Our Fish campaign logo. (Image: Our Fish)
'Our Fish' warns Norway-EU agreement fishing TACs favour overfishing
Friday, December 08, 2017, 00:30 (GMT + 9)
Our Fish campaign has harshly criticised the European Union-Norway agreement on fishing limits for shared stocks in 2018, arguing that it allows continued overfishing in the North Sea and Skagerrak.
In addition, the NGO opposes to the fact that illegal discarding behaviour will be rewarded with extra quota allowances.
“It is outrageous that the EU is again subjecting the North Sea, Skagerrak and Kattegat to legalised overfishing, like some sort of horrible Groundhog Day for fish stocks”, said Our Fish Programme Director Rebecca Hubbard.
Hubbard expresses concern about the fact that the total allowable catch (TAC) for cod in the Skagerrak has been set at unbelievable 88.17 per cent above scientific advice for wanted catch, at 7,995 tonnes.
“This figure includes quota top-up to take into account increased landings, despite the EU being aware that there is likely widespread non-compliance with the discard ban, due to inadequate monitoring and control. This situation clearly amounts to willful double-overfishing by the EU and cannot be excused,” the campaigner highlights.
The NGO forecasts that whiting in both the Kattegat and Skagerrak will again be subject to overfishing with a TAC set 510 per cent above scientific advice for wanted catch (1,050 tonnes) and that the iconic North Sea cod, which recently received Marine Stewardship Council (MSC) certification, will be fished 45 per cent above what scientists recommend (if non-compliance with the discard ban continues) as a sustainable catch, despite only recently coming back from the brink of commercial collapse (TAC 43,156 tonnes).
Our Fish also regrets that whiting in the North Sea region was also approved for overfishing with a TAC of 99 per cent higher than scientific advice for ‘wanted catch’ (at 22,057 tonnes).
“Our Fish finds it disturbing that while Norway again stated its concerns regarding the lack of technical measures and control of the discard ban by the EU – increasing its call for action to urgent – in reality the EU has done little to resolve the situation, and has even prevented Norway from attending meetings with the European Fisheries Control Agency (EFCA)”, the NGO points out in a statement.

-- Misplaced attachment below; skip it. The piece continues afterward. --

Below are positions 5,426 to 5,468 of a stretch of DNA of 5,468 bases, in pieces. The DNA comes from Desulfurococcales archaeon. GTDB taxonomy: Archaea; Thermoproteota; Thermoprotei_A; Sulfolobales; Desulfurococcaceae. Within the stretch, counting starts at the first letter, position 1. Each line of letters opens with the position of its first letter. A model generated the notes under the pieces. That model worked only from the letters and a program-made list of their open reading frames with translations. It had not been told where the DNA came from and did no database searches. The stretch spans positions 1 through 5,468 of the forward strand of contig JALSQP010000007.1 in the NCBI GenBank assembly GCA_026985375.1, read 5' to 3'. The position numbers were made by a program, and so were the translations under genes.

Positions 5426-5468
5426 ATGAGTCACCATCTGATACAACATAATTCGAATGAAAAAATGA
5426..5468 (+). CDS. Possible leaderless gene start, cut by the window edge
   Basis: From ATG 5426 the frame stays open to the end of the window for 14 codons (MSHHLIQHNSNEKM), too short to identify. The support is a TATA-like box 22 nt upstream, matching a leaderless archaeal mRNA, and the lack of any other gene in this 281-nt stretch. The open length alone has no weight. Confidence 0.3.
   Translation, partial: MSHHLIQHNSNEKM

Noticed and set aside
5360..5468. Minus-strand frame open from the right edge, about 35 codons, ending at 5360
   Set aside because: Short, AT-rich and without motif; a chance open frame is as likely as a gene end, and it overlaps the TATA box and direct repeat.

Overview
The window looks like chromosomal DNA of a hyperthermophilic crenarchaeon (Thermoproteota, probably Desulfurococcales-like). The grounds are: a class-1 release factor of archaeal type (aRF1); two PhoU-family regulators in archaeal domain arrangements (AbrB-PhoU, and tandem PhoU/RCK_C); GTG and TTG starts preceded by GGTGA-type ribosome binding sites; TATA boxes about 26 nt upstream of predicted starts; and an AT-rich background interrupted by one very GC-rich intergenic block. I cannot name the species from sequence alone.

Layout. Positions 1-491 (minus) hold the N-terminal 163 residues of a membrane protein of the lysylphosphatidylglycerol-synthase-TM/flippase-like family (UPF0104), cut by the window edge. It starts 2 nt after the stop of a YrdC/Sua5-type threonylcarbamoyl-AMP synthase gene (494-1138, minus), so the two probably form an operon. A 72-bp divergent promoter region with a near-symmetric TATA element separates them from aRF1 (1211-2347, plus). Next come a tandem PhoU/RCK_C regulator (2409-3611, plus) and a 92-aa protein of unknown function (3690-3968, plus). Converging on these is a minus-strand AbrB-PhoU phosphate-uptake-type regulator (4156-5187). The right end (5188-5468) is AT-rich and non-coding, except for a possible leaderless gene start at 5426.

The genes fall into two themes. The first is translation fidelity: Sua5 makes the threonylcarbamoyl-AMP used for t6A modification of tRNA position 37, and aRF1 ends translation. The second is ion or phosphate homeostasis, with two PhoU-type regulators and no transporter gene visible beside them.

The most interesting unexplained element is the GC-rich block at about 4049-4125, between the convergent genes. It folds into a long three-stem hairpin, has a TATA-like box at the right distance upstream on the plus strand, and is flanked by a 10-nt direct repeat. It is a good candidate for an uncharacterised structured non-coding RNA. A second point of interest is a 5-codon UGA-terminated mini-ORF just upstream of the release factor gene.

These environmentalists explain that as a result of EU countries failing to implement advice on proven monitoring and enforcement measures, such as remote electronic monitoring, it is highly possible that millions of baby North Sea cod, equating to a huge 33 per cent of the catch, will be illegally discarded next year, undermining knowledge of total catch quantities, and threatening MSC certification and the ability of the valuable fishery to rapidly regenerate.
Furthermore, the NGO states that the EU also appears to have used its negotiations with Norway on shared stock fishing limits for 2018 to start wheeling out its watered-down ideal of the North Sea Multi-Annual Plan, even though it is still in trialogue.
Hubbard claims that the European Commission and Council seem to be strong-arming the Parliament into dramatically lowering targets to end overfishing of all species, undermining its ability to deliver sustainable fisheries management.
Hubbard concludes that the distinct lack of transparency around the EU-Norway negotiations on shared fish stocks makes detailed assessments of the agreement difficult, adding that in 2018, the EU must provide civil society with the same access industry already benefits from, and it must release all scientific and socio-economic data used to negotiate the fishing limits, in advance.
The Norway-EU fisheries agreement will go to the EU Agrifish Council meeting on December 11-12 for approval by the Council and Commission.
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